Hey Bees’ Needs Volunteers and blog followers, my name is Collin Schwantes and I am a recent addition to The Bees’ Needs team. I’m writing this post to tell you about the work I’m doing on the project right now. I’ve just gotten started, so I’ll write again later this summer with some more results. But for now, this is a glimpse of what I’m working on.
You might recall that one of the goals of The Bees’ Needs is to examine how landscape attributes in our communities benefit or discourage native bee and wasp diversity. I have been hired this summer to look into these questions using Geographic Information Systems (GIS) technology. Ultimately, knowing how what we do in our backyards impacts bees and wasps will give us the tools we need to conserve them. The first step is to ask: where are our volunteers seeing the most bee and wasp diversity?
Thanks to all of you, we have an incredibly rich data set that we can use to tackle that question. From my perspective, each of your blocks represents a point on the map where we know something about the bees and wasps living there. Even knowing that no bees or wasps are nesting at your block is important. What we can do next is nearly endless.
I’ve started looking at not only where we find the greatest diversity of nesting bees and wasps, but also at how those “hot spots” for diversity change across the nesting season. For this blog post, I’m going to focus on the greater Boulder area. We know that some bees and wasps build nests early in the year and others later. Using data from each month we can see when and where species start to show up around Boulder. By interpolating between blocks, we can roughly estimate where bees and wasps are found for the entire area surrounding Boulder, even if we don’t have bee blocks there.
Let’s look at this changing map, below. It shows us nesting bee and wasp diversity from June to September in 2013. The red areas are those of greatest diversity, and the blue areas are least diverse. You can see that diversity bounces around quite a bit as different wasps and bees start nesting at different times. June and July appear to be the months with the most diversity across all the bee blocks. In August there appears to be some lingering pockets of high diversity. As I work through subsequent years of your data from the project, it will be interesting to see if these hot spots stay the same, or change.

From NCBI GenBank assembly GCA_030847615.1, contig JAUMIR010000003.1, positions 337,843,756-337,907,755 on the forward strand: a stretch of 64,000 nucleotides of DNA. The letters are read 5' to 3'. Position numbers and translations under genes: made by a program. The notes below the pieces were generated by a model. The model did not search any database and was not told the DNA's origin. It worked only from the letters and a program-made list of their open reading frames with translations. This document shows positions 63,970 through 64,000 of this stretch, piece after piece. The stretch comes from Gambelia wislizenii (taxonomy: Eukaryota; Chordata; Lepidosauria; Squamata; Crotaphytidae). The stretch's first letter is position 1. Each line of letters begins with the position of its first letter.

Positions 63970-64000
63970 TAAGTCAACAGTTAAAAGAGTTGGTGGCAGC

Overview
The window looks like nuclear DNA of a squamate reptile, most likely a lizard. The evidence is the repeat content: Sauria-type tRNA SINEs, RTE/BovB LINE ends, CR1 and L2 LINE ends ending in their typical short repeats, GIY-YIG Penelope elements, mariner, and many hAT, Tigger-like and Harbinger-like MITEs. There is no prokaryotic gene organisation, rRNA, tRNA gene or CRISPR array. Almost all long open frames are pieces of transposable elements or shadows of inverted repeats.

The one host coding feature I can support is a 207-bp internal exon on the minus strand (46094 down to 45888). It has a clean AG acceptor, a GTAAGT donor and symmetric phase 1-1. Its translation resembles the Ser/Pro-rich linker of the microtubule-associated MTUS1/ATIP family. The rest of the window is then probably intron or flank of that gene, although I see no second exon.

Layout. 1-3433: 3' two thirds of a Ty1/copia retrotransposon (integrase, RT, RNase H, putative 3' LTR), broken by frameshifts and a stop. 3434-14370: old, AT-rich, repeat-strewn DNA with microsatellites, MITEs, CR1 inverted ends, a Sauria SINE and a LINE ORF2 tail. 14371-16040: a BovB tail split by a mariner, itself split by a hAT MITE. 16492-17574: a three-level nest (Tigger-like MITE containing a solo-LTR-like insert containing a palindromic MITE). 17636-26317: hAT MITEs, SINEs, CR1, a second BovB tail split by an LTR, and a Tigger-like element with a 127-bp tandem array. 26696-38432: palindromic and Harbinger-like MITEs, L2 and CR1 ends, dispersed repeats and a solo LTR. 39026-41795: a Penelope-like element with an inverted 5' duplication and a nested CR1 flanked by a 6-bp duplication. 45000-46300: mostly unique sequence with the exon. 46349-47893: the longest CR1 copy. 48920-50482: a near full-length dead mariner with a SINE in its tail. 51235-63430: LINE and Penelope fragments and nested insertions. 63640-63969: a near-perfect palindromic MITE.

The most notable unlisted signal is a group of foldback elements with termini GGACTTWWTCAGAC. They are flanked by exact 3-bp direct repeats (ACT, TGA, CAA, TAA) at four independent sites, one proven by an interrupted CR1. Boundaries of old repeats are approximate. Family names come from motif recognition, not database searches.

The heat map you see above has error associated with it simply because we can’t sample all the bees and wasps everywhere. As a result, the estimates of diversity made in the heat map may not perfectly reflect what you have recorded in your block. Fortunately, we can use elements of the urban landscape to try to improve those estimates. If our estimates of where bees can be found are closer to what you report, then we have found a piece of the landscape that predicts bee and wasp presence. We can use maps of streets, parking lots and buildings to figure out where bees probably aren’t. Because the bees and wasps we are interested in can’t eat or nest in blacktop, we can be pretty sure that bees and wasps won’t be found in the middle of a King Soopers parking lot. When we include all of those surfaces in our estimation we can cut out a large chunk of the map.
We will probably find that elements of the urban landscape influence bee and wasp species in complex ways. With some things, like tree cover or conservation areas, increasing the number of species we find in a block and other things, like percent impervious surfaces, decreasing diversity. Some species may do really well in the urban core, while others are only able to exist in small pockets of the city. With the knowledge gained from this work, we will know which parts of the city could use a boost in bee and wasp habitat, and which areas we should be protecting.